In 1380, Chaucer adopted part of the Canzoniere to form three stanzas of rhyme royal in Troilus and Criseyde, Book I.[6] Over 150 years would pass until Sir Thomas Wyatt and Henry Howard, Earl of Surrey, would translate several Rime in the court environment of Henry VIII.[7] Their translations are largely credited with making the ten-syllable line normative in English, and in George Puttenham's 1589 Art of English Poesie are credited with reforming the English language:

As novices newly crept out of the schooles of Dante, Arioste and Petrarch, they greatly polished our rude and homely manner of vulgar poesie, from that it had bene before, and for that cause may justly be sayd the first reformers of our English meetre and stile.[8]

Thus, their translations of Rimes from the Canzoniere paved the way for the sonnet sequences of Sidney and Shakespeare.

In France[edit]

Early French sonneteers included Clément Marot and Mellin Saint Gelais. The latter spent nine years in Italy before returning to France to spread knowledge of Petrarch and Serafino. The first sonnet sequence to be published in France came in 1549 in the form of Joachim du Bellay's L'Olive. When first published it contained 50 sonnets but the next year Bellay added more poems and raised the total number to 115 - references to Petrarch are made in fourteen of these sonnets.[9] Pierre de Ronsard also took up Petrarch's influence and his sonnets are credited for their originality.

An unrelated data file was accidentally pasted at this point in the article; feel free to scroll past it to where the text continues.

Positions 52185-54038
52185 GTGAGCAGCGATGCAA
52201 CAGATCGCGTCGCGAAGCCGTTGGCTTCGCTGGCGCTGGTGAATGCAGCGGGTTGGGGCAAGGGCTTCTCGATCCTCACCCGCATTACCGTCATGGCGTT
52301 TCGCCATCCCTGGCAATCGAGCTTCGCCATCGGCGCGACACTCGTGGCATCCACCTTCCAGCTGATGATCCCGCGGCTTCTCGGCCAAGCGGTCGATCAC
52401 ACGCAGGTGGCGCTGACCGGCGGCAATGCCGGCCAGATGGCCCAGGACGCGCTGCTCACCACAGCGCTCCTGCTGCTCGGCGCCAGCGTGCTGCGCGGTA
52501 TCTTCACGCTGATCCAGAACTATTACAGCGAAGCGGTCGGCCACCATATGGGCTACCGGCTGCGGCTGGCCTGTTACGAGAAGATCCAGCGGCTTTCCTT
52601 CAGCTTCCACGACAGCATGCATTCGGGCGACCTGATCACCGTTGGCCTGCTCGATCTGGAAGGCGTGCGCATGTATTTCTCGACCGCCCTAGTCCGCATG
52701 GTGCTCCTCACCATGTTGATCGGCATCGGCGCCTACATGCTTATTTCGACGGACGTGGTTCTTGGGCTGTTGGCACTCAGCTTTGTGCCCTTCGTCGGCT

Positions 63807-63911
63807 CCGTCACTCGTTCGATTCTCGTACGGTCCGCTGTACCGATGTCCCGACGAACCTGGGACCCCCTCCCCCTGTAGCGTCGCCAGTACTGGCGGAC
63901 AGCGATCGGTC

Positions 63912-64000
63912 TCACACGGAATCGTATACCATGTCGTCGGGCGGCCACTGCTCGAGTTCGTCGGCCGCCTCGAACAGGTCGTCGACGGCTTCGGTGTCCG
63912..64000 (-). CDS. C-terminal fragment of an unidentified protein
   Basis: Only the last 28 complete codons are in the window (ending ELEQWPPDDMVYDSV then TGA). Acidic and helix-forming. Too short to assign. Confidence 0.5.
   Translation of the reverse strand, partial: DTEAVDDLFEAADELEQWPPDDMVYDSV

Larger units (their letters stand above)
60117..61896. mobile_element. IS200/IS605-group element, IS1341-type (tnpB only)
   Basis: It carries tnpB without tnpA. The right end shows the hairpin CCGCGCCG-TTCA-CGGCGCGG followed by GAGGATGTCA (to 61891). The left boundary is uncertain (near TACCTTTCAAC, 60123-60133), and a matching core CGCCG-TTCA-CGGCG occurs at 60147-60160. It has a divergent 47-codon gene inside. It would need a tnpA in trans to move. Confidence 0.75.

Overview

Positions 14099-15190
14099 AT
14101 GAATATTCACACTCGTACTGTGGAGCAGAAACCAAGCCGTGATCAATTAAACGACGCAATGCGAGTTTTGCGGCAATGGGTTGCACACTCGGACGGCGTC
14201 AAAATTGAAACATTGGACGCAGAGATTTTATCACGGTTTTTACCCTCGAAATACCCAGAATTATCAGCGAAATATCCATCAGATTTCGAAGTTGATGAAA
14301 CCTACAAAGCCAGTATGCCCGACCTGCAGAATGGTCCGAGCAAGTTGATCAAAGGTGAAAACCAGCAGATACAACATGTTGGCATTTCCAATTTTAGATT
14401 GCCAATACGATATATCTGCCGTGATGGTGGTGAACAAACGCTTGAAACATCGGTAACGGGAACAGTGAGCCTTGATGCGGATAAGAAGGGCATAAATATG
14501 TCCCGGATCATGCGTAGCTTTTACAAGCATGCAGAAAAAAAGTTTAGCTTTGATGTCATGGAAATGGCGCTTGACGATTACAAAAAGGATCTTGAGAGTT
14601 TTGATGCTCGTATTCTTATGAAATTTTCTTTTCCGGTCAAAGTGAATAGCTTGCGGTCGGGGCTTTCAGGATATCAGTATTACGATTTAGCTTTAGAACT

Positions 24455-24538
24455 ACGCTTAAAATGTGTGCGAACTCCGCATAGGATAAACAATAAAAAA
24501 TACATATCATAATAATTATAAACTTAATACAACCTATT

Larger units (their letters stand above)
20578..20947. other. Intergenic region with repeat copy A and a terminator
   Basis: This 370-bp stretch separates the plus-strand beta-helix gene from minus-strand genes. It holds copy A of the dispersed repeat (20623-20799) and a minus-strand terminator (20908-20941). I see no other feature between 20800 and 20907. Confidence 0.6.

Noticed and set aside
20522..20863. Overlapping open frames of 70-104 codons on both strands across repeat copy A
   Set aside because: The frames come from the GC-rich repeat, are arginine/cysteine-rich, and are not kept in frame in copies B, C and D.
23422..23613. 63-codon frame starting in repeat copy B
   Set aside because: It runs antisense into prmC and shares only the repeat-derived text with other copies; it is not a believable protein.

Further reading[edit]

  • Durling, Robert M., The Rime Sparse and Other Lyrics (Massachusetts: Harvard University Press, 1976).
  • Spiller, Michael R.G, The Development of the Sonnet (London: Routledge, 1992).
  • The Canzoniere Online: [1]
  • (in Italian) Full text of the Canzoniere: [2]
  • The Oregon Petrarch Open Book: [3] Hypertext in and around the Rerum vulgarium fragmenta


  1. ^ 'Introduction' to Canzoniere, translated by Anthony Mortimer (London: Penguin, 2002), xiv.
  2. ^ 'Introduction', xiv-xv.
  3. ^ Spiller, Michael, The Development of the Sonnet (London: Routledge, 1992), 2.
  4. ^ Durling pp5-6
  5. ^ The Development of the Sonnet, 14-15.
  6. ^ 'Introduction', xxv.
  7. ^ Comparison between Petrarca's sonnets and translations by Wyatt and Surrey:
  8. ^ Puttenham, George, The Art of English Poesie (London, 1589).
  9. ^ Minta, Stephen, Petrarch and Petrarchism: the English and French Traditions (Manchester: Manchester University Press, 1980), 156.